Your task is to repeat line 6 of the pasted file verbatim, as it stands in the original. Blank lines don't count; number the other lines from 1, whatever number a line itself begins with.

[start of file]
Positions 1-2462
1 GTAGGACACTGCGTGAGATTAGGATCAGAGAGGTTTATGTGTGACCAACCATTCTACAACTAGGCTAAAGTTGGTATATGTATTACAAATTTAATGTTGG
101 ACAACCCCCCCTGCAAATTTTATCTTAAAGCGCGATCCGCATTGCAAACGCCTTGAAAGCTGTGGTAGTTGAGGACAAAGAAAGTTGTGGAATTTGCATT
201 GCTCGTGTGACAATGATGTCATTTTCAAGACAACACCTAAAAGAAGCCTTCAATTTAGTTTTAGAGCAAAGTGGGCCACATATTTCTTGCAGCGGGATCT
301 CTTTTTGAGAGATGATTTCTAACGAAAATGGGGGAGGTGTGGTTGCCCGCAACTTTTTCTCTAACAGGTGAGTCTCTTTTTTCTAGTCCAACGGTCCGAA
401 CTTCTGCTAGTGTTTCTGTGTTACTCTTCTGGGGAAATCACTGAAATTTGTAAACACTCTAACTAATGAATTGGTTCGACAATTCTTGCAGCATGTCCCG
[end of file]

401 CTTCTGCTAGTGTTTCTGTGTTACTCTTCTGGGGAAATCACTGAAATTTGTAAACACTCTAACTAATGAATTGGTTCGACAATTCTTGCAGCATGTCCCG